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Chris Cooley Offers Social Media Advice

Posted by Brian Tinsman on June 23, 2011 – 4:42 pm

Brian Tinsman brings a report of Chris Cooley sharing some social media tips and tricks with the NFL.com guys.

Social media is a great tool for sharing and communicating information in the sports world. But for every athlete that shares a good story with his/her fans, other athletes share a little too much.

Redskins tight end Chris Cooley appeared on the NFL.com’s “Cover Two podcast” with Steve Wyche and Bucky Brooks, and was asked about the ongoing feud between Giants defensive end Osi Umenyiora and Eagles running back LeSean McCoy. Always one for a good time, Cooley thought it was great:

I think it’s fun for everybody, it’s obviously a blast for the fans. I’m never worried about it. And let’s say it was between Osi and me? The second we see each other on the field it’s like, “Oh, what’s up man, that’s hilarious.” I get a kick out of it.

As a contributor to the Redskins blog, I can attest that reporting Redskins activity on Twitter is my meat and potatoes some days. It’s a good place for seeking out the peculiar and flamboyant.

Much to my delight, Cooley said that he would not hesitate to start a Twitter war of his own:

I’m always thinking of what would be the best way that I could start a little Twitter war with someone, so maybe I’ll have to come up with one. To me it’s not a big deal.

Y’know who I think would be a fun Twitter war, would be [Eagles defensive end] Trent Cole. I think that he’d be a big part of it, and that’s a good rivalry.

Cooley, who is a veteran media socialite (@thecooleyzone) and also has his own blog, also notes the dangers of social media, especially Twitter:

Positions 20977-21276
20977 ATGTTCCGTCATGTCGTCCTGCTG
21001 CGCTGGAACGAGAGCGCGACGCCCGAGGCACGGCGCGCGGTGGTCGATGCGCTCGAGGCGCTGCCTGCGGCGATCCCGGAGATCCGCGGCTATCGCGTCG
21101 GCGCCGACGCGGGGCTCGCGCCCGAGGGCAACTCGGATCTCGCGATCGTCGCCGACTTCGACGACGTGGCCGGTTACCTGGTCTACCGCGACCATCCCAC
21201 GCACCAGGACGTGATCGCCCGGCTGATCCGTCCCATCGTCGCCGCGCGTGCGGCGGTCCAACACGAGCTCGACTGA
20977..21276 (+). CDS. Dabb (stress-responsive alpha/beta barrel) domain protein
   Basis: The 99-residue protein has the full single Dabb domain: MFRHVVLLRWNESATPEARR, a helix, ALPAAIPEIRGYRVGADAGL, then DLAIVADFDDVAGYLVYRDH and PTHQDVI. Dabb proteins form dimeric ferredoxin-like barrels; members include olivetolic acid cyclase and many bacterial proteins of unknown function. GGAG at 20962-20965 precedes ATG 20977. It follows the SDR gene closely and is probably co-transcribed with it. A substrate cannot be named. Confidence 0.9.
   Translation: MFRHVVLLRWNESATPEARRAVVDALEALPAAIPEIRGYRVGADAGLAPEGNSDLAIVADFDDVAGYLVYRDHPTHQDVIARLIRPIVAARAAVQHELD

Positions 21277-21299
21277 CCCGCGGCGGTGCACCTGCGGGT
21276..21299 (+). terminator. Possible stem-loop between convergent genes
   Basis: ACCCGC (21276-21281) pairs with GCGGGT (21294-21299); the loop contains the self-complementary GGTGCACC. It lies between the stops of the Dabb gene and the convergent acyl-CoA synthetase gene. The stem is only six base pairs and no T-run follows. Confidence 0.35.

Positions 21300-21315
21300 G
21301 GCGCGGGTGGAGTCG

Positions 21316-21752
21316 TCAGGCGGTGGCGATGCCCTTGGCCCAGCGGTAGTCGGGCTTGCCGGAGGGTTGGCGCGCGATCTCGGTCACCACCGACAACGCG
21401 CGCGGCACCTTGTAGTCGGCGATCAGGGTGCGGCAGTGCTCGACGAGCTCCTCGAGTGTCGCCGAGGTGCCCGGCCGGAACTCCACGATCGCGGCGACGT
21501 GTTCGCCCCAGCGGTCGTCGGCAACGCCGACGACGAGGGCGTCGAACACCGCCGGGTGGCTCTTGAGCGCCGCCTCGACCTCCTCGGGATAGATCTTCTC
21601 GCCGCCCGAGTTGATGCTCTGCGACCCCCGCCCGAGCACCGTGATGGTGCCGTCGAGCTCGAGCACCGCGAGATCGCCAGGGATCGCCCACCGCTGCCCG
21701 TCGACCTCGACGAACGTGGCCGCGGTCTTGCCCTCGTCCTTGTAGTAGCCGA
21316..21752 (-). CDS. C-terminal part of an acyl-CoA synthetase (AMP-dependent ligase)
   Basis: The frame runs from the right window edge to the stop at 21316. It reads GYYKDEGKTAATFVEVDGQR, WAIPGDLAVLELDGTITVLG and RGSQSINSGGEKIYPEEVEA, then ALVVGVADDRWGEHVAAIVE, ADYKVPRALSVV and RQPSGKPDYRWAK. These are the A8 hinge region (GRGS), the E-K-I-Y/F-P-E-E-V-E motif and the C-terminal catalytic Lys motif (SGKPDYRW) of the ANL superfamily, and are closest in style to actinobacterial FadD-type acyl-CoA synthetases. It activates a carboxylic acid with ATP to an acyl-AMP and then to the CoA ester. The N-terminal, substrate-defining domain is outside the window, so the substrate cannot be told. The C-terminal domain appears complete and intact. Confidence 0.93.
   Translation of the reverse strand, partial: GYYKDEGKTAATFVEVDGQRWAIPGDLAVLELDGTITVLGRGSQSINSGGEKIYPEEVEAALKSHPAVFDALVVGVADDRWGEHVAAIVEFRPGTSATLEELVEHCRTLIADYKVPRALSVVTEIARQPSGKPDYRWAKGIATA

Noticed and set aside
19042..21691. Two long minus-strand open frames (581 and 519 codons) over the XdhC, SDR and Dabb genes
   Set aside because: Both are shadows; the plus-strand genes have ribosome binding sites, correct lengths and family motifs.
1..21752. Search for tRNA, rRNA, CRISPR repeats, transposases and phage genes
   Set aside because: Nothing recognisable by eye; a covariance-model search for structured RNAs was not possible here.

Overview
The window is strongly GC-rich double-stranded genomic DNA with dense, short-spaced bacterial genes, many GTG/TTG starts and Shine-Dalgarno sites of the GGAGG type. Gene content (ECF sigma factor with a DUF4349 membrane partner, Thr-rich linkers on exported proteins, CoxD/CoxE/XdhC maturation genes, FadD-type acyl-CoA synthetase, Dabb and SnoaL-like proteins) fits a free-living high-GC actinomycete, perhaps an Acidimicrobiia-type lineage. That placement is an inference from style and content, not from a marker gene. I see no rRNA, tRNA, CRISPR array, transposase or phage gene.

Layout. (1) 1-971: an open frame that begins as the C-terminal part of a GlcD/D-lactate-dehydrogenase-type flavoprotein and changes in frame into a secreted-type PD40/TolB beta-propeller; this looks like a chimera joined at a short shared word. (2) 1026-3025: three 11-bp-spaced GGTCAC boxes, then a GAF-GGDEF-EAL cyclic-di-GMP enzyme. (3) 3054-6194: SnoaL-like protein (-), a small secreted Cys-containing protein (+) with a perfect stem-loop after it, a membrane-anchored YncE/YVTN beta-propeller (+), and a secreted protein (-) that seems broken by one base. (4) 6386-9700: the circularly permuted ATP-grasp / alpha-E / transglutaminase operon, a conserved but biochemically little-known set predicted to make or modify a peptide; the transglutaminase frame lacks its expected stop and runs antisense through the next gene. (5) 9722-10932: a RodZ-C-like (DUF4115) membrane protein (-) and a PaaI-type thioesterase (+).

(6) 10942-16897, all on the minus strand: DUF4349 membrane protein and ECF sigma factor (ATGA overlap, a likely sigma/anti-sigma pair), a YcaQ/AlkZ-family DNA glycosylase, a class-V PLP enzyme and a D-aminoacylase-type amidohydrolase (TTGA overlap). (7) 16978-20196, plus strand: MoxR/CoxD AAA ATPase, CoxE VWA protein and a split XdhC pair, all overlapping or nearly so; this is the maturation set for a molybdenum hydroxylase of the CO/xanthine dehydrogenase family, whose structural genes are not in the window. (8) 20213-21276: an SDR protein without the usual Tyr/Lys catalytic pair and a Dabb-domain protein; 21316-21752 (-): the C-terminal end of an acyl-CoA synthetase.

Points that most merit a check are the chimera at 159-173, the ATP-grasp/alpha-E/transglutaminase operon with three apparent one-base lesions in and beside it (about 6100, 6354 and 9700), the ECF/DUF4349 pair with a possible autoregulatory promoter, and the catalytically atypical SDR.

Social networking is so–here’s my opinion on athletes social networking: everyone that does it should have an assistant that gets the tweet before it goes to Twitter. And they should say yes or no, because there’s so much nonsense. If I do anything else, it goes to someone before it goes out there. That’s my take on it.

Cooley’s warning is well-founded, and this offseason has brought that to light for several notable athletes. Although it hasn’t started yet, perhaps the first shots of a Cooley-Cole Twitter war will be fired in the near-future.

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Kareem Moore’s New Wheels

Posted by Ryan Gracia on June 23, 2011 – 3:02 pm

Yesterday, I wrote about Kareem Moore’s twitpic with Elvis. Today, Intern Ryan checks in on Moore’s twitpics of his ride — and some reaction to it.

I’ve never been one to get very excited about having brand new cars with the biggest rims and windows with the darkest tint (or whatever it is that people do to their rides nowadays), but I do know plenty of people who like those sorts of things.

So I figured when Kareem Moore posted three pictures of his newly revamped white Range Rover on Twitter, people would enjoy seeing a close-up of what a Redskins player rides around town in (including myself). Take a look:

I assume the reason Moore posted the pictures was to show his Twitter followers the new color changes he made, including the white calipers, black vents and black rims that his Range Rover now sits on. And that change certainly received some responses from followers who seemed to prefer the white rims, including teammate Reed Doughty, who offered a nice alternative for those who aren’t fans of Range Rovers:

See, the black rims may not appeal to Doughty but it’s good to know that at least he and Moore can both agree on Doughty’s own choice of vehicle:

That’s teamwork at its finest.

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Nesting Dolls Of Soviet Leaders In Redskins Gear

Posted by Matt Terl on June 23, 2011 – 12:52 pm

A couple days ago I posted about some “wacky” Redskins nesting dolls. In hindsight, the wackiness quotient wasn’t that high. “Oooo, it’s Willie Parker, and Fred Davis’ number is wrong! ZANY!” Following that post, Reader Jason sent in a slightly zanier set of nesting dolls from his late mother’s collection, and I suspect these will remain just as bizarre in hindsight as they seem in the moment.

“Apparently,” Jason writes, “someone decided to create a nesting doll with pictures of Russian leaders wearing Redskins uniforms.”

And … yep, that’s what these would appear to be. (Click photos to enlarge.)

From left to right, that appears to be Vladimir Lenin, Joseph Stalin, Nikita Khrushchev, Leonid Brezhnev, Yuri Andropov, Mikhail Gorbachev, and Boris Yeltsin. If there’s a rhyme or reason to who was assigned which jersey, I haven’t been able to figure it out, and I welcome suggestions.

More pictures after the jump.